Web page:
betaNMR: From nuclear physics to medical applications


TRIUMF Auditorium


Monika Stachura (TRIUMF)


Recently β-NMR spectroscopy was successfully applied for the world’s first experiments on liquid samples - an achievement which opens new avenues of research in the fields of wet chemistry and biochemistry. This project was motivated by the need for finding a new experimental approach to directly study biologically highly relevant metal ions, such as Mg(II), Cu(I), Ca(II), and Zn(II), that are extremely difficult to study with conventional methods in the field. The resonance spectrum recorded for 31Mg implanted into a liquid sample shows two clear resonances, which originate from Mg ions occupying two different coordination geometries, illustrating that this technique can in fact discriminate between different structures - the first and the most important step towards the application of β-NMR spectroscopy in chemistry.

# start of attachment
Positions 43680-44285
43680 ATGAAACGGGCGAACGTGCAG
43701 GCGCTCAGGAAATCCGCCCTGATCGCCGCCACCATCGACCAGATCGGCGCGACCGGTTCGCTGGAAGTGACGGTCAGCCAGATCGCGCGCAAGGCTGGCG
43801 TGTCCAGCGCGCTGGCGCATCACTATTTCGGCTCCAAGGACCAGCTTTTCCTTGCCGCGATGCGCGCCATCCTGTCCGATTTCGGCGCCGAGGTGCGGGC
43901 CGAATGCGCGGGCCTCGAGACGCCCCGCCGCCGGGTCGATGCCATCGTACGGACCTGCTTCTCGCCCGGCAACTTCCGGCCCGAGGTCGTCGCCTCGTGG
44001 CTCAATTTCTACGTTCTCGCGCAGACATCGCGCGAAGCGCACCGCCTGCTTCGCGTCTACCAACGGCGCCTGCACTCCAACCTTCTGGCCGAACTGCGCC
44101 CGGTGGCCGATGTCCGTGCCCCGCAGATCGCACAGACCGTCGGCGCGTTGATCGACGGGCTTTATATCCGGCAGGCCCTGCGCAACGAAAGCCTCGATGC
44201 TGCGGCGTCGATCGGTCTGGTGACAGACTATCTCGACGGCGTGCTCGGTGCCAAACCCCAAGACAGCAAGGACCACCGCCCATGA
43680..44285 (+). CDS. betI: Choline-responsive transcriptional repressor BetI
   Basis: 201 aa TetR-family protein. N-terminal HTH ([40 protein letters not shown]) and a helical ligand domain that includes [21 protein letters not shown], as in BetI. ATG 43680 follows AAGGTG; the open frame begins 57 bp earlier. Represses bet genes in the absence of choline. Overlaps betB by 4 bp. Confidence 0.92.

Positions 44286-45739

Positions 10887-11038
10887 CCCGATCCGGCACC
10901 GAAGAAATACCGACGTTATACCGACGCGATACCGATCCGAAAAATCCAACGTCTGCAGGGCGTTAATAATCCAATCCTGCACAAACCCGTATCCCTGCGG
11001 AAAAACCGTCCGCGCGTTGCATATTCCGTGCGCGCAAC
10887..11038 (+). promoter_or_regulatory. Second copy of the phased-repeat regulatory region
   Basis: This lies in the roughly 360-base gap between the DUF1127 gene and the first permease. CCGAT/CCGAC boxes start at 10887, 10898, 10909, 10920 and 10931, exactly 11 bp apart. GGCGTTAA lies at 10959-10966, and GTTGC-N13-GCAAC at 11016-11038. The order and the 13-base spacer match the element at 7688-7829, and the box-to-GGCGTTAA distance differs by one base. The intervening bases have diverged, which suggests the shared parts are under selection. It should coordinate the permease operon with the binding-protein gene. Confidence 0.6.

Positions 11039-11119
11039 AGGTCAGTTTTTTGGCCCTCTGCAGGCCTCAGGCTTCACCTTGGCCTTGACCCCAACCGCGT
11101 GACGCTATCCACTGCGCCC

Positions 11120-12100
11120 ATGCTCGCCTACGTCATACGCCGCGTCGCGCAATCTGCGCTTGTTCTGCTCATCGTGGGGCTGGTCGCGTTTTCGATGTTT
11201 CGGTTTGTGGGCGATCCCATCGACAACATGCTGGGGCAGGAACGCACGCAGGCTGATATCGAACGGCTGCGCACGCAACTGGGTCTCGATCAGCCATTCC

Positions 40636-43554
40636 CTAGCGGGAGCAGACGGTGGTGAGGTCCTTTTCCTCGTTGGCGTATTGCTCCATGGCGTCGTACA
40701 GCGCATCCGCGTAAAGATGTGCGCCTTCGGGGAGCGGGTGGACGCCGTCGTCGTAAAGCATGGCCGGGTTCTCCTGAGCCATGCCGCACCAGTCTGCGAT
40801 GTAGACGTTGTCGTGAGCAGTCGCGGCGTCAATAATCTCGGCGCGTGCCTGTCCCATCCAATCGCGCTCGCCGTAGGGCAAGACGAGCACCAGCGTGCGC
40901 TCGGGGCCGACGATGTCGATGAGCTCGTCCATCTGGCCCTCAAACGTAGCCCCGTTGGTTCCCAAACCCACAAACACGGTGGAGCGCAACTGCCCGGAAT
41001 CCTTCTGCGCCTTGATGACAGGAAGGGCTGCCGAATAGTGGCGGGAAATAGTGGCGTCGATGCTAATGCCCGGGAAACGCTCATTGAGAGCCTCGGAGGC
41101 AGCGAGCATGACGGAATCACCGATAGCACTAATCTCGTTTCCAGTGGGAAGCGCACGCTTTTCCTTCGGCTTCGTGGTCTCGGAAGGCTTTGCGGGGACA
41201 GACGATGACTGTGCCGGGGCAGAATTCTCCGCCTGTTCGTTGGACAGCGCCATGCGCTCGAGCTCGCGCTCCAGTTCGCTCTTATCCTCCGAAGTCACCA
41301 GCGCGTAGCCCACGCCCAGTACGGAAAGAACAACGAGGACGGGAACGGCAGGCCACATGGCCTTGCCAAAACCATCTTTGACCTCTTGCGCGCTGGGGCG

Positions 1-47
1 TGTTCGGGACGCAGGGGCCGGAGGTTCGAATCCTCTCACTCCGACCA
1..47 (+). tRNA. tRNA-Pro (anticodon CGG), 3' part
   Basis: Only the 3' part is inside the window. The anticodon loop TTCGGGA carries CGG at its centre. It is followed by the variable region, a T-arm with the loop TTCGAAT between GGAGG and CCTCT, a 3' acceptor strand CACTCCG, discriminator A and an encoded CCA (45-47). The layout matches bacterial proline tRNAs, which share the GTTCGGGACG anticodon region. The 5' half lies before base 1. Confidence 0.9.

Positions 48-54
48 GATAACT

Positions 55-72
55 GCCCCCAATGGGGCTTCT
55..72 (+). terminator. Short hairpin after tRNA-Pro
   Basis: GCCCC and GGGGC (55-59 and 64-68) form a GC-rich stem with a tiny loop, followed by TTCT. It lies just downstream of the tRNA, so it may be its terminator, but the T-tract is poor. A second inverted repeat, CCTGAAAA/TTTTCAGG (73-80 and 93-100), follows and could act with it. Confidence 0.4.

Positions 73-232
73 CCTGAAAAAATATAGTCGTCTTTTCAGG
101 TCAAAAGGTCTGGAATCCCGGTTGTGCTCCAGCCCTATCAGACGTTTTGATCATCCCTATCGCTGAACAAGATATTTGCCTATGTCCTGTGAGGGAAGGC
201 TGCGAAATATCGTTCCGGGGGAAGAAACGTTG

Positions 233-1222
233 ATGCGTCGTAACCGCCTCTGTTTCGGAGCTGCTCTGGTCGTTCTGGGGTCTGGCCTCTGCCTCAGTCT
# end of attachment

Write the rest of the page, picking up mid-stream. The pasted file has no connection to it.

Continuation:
A prototype bio-β-NMR spectrometer, designed and constructed explicitly for this purpose using polarized ions at the ISOLDE-COLLAPS setup, allowed for testing different aspects, such as: different liquids, vacua and rest gases, showing that aqueous solutions can as well be investigated by this method. In a future biochemical perspective, this proof-of-principle allows the application of β-NMR for studying metal ions, which are silent in most other spectroscopic techniques in their body-like environments. In order to exploit the potential of this technique a new spectrometer dedicated to liquid samples is currently under intense consideration at ISAC-I.